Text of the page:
What do Liberia, Oakland and Detroit Have in Common?

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By Mauricio L. Miller

I traveled to Liberia where I learned what should be obvious lessons about human resiliency.  Liberia went through a civil war and Ebola, leaving the economy and infrastructure destroyed.  But the people, more than the aid programs, were clearly working together to rebuild the economy.  As we drove off the main roads I could see people selling and buying from one another.  Some did fishing, some sold charcoal, some sold the used clothes left by foreign aid programs.  They created their own jobs and businesses — mini-economies of the people.

On one of those side roads we visited a busy lumber yard.  A man carrying a plank on his shoulder was putting it onto a truck.  Another man with a wheel barrow was bringing sawdust out for someone.  As we walked into the yard we saw a woman sitting on one pile of lumber and a man sitting on another pile.  To the left was a door with a red cross painted above it, maybe their pharmacy, and to our right people were cooking meals for the workers.  Another man was making doors near the saw that they used to cut the trees into sticks of lumber.  Someone in the United States who knew them got them the saw.  They also explained that every month someone they knew in the village up north would go to a spot with cell phone reception.  They would tell her how many trees they needed and then their contact would arrange for others to cut the trees and truck them to the yard.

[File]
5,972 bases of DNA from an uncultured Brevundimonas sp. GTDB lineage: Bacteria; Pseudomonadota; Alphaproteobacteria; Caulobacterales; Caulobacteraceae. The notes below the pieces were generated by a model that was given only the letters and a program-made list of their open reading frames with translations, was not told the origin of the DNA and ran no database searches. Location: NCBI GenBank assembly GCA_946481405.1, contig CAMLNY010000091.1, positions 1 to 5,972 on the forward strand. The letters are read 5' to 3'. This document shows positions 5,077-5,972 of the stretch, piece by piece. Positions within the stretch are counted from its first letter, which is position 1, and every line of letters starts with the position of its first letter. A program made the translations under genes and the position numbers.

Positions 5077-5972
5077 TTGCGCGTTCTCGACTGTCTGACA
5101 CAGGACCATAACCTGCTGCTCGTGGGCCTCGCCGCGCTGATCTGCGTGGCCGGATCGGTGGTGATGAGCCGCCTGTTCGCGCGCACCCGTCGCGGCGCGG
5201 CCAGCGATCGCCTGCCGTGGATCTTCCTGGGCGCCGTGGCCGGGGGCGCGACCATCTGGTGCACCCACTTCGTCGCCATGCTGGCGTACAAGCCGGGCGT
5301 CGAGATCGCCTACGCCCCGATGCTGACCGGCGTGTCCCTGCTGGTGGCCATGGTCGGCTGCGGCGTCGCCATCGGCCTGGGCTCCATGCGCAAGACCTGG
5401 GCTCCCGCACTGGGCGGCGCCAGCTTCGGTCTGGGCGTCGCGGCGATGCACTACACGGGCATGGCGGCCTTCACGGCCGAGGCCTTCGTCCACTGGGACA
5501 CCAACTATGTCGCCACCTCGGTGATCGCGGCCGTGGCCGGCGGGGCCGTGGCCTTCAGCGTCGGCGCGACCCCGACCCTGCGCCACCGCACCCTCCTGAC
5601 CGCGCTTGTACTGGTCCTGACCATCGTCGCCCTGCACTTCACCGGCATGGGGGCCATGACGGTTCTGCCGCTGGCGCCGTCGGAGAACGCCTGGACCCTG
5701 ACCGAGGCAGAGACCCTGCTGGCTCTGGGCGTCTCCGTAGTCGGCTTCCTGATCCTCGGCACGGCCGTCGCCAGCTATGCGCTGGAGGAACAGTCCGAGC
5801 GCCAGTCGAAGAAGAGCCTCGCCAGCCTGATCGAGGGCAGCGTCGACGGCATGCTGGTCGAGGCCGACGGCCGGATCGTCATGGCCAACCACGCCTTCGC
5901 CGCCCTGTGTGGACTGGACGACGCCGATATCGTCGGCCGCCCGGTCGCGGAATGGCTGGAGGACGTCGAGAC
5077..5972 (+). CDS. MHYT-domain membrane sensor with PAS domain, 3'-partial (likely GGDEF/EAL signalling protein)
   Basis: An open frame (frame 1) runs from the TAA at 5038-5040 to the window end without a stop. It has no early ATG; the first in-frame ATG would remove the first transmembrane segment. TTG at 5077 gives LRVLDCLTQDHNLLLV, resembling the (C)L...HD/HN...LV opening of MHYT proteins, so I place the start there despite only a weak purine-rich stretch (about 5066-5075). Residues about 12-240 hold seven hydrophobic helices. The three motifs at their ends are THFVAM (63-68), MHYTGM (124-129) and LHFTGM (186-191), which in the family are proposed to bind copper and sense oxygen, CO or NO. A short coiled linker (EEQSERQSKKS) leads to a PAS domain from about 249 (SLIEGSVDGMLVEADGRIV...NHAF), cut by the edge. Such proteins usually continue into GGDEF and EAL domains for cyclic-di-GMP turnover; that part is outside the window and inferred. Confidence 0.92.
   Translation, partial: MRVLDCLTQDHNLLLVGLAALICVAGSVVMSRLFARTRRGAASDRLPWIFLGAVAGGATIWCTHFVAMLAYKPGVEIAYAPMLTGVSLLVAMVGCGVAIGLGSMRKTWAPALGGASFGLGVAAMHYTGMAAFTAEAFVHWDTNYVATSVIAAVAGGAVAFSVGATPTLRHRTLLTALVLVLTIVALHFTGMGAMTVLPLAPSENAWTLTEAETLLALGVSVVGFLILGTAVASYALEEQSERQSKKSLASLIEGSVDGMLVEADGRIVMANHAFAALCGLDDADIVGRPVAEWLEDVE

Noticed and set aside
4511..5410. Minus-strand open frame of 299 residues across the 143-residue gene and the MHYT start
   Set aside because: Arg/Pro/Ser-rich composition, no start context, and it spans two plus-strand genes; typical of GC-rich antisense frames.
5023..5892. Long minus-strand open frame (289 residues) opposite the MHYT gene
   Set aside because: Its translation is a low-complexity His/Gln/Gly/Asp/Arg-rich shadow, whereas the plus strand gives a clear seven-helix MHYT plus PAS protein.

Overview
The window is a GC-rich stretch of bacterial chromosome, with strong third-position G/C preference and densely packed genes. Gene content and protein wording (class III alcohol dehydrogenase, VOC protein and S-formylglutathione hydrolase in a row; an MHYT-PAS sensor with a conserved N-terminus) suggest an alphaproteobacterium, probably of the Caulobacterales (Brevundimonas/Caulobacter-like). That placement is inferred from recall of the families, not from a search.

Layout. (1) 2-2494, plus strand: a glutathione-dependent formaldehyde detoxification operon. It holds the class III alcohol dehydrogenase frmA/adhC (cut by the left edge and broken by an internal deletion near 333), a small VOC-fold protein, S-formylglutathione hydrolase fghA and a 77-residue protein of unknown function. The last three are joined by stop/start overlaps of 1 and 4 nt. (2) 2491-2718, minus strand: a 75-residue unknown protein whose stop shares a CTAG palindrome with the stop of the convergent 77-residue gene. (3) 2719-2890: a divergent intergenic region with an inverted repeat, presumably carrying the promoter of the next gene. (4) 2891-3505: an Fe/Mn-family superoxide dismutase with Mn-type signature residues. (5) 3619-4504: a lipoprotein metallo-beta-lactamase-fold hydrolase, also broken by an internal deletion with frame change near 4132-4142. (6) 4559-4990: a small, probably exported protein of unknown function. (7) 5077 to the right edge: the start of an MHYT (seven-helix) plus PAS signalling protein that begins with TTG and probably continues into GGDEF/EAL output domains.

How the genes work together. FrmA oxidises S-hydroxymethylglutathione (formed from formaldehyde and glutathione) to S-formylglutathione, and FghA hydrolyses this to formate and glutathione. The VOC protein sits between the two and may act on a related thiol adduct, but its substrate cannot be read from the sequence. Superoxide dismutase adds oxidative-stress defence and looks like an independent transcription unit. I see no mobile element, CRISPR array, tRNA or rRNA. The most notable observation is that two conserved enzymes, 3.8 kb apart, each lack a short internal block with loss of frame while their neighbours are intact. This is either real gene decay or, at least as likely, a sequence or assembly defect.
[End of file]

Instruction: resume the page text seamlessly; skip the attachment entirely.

It was all amazingly complex, but well-coordinated, so we asked who owned this business.  “No one” was the reply.  It seems that dozens of families came together, agreed who would do what, agreed on wages, and how you could move up from carrying lumber, the lowest paid, to carrying saw dust if you saved to get a wheel barrow.  They had formed an association of 132 families and voted for their own officers, paid taxes, etc.  We had visited other groups in Liberia who also formed associations and worked together creating jobs all over the country.  All of the groups we visited had lending circles they called “susu’s” that people used to collectively save.  It was a wonderful demonstration of mutuality and self-determination, much as African Americans after slavery built businesses, even entire black townships and the black colleges.

Whether it was after slavery, after Ebola, hurricanes, or any crisis, you clearly see people come together.  With no direction from government or programs, people always begin to rebuild their lives.  So the question is, why don’t we support growing those self-defined efforts, that mutuality, on the longer term? The rich go to golf courses to network and develop mutually beneficial relationships.  The poor used to meet at the barber shop or beauty salon.  But we no longer recognize the importance of these informal relationships.  We give more credence to professional helpers which then continues to break down the sense of community that built the Chinatowns and Black Townships.

In the tough neighborhoods where I grew up and later working with families in similar neighborhoods, I saw that ground up efforts were central to life and they grew the general economy.  Those efforts were often part of the informal cash economy – people cutting each other’s hair, fixing cars, giving rides or taking care of the kids.  In surveys by the Family Independence Initiative, FII, an average of 30% of family income came from cash transactions.  Some sold at the flea market or did side jobs. That income ensures that people don’t starve, but people also buy diapers and gas, thus paying sales tax that fills local and state coffers.  A study done by the research firm, Social Compact, showed that the unrecognized informal economy in Oakland, California in 2004 was $450 million dollars and it was $650 million in 2010 in Detroit.